Housing Remains Unaffordable
The 30-year mortgage hit 7% last week - a rate not seen since November of last year. Housing sales continue to slow due to low demand and supply, and with interest rates rising it's not likely to get better for the industry.
COVID Came From a Lab in China Afterall?
In case you missed one of the biggest 180-degree turns in media history, the U.S. Gov't reported last week that the COVID-19 virus which killed 7 million people and disrupted the lives of nearly everyone on the planet in some form may have come from a lab in Wuhan, China which studies, um, novel Coronaviruses. Previously, the Biden administration had labeled this belief as unsupported by any facts and extremely unlikely. And the debate turned political thereafter, unfortunately, especially following Facebook's ban that such a theory be allowed on the platform.
If you want an entertaining take on all this, check out the interview with John Stewart about it from 2022 where he lays out the plausibility of the lab leak.
Morgan Stanley Gets Bullish on Apple
Morgan Stanley named Apple as their top investment idea and may have rescued the stock from selling pressure. The stock jumped 3% on the PR press.
Pfizer Targets Cancer Next?
The Wall Street Journal reported last week that Pfizer intends to acquire Seagen Inc - a maker of cancer-fighting therapies. The deal, which has not been announced by either company, would add $30B to Pfizer's market cap and give the company an impressive pipeline of new drugs. Shares of Seagen rose on the news.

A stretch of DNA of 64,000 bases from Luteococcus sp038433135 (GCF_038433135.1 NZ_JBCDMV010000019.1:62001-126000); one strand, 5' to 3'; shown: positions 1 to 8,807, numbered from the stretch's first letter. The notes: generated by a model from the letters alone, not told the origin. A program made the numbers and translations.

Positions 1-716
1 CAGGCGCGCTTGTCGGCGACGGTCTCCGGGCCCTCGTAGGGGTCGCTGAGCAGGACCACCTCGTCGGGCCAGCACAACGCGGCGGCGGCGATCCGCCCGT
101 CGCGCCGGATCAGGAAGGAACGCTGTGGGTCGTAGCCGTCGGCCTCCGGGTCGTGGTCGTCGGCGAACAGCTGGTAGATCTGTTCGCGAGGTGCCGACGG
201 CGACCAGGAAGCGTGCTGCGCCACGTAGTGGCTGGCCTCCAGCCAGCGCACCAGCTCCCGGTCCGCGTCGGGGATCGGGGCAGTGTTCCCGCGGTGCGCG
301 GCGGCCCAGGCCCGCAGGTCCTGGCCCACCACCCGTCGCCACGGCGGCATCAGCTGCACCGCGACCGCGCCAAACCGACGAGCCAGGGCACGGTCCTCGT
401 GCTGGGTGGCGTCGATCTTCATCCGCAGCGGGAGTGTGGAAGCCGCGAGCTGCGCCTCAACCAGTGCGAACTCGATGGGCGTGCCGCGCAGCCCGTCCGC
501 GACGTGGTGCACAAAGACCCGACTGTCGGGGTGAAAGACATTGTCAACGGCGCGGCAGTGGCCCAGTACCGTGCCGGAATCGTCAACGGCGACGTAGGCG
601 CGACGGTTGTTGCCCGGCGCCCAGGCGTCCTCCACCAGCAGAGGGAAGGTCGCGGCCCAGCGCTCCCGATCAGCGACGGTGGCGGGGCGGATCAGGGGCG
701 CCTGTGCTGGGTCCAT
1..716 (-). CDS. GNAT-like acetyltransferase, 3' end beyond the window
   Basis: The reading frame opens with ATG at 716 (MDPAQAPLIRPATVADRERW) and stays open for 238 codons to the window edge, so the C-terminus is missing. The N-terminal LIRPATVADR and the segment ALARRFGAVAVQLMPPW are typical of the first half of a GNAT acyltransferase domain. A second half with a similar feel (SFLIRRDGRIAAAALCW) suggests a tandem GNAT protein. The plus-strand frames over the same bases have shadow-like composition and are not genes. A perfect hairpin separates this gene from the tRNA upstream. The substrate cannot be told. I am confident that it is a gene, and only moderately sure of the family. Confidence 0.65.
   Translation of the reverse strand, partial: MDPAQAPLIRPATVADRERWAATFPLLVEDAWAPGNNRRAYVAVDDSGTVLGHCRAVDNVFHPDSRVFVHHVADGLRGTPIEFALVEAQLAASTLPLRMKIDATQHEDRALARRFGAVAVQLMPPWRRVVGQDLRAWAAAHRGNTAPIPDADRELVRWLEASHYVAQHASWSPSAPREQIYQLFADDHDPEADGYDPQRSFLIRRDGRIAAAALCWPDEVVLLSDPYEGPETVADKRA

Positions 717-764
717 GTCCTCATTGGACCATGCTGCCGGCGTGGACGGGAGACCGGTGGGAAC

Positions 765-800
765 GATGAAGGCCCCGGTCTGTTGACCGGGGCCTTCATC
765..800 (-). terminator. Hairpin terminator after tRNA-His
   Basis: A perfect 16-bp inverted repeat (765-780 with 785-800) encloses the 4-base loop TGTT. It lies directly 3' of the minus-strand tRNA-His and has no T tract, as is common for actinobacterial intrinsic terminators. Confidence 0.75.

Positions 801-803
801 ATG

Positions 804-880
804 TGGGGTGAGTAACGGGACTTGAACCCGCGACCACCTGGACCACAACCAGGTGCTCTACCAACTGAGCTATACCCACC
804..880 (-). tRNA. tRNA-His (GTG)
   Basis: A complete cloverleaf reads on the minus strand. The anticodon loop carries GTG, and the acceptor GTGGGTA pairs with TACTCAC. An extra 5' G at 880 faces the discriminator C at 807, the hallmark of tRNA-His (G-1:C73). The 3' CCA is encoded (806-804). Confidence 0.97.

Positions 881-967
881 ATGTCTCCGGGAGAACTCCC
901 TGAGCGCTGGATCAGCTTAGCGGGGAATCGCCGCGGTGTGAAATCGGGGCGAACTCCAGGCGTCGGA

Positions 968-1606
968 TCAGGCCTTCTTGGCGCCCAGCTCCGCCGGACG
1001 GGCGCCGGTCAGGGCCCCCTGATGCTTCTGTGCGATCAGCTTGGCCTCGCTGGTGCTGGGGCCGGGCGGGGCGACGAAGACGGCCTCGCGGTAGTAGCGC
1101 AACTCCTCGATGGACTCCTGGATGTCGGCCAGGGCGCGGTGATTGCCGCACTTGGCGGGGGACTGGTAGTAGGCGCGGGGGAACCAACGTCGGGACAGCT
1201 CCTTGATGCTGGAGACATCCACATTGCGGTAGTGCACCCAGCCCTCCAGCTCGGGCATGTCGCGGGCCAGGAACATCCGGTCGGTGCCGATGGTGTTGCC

DON'T TRUST AFTERHOURS PRICE ACTION
Pricing of stocks outside of regular trading hours can move swiftly, but it's often reversed during trading hours and prone to MASSIVE overreaction. It cannot be trusted because the volume of trades can be so thin, two people can change the price of the stock swiftly.
Let's say Joe wanted to buy 1 share of stock really badly and didn't want to wait for a price. Imagine the stock was a $60 stock. If the price of that stock closed at $50 and the asking price of the stock was $55, and Joe put his order in at market price, Joe would've bought the one share for $55 thinking worse case, the stock drops back to $50 and he loses $5.
The problem is, Joe just changed the share price by 10% for others looking. But did he?
If you're watching the share price and not paying attention to volume, it's easy to get tricked into thinking the share price has moved when in fact, it hasn't. Joe bought a little stock, but the rest of the market has not decided what that stock is worth and many of them won't pay that much. Someone else will probably come along now and try to sell their stock at $60. When they don't get it, they'll take $58. When they don't get it, they'll take $56. And so forth.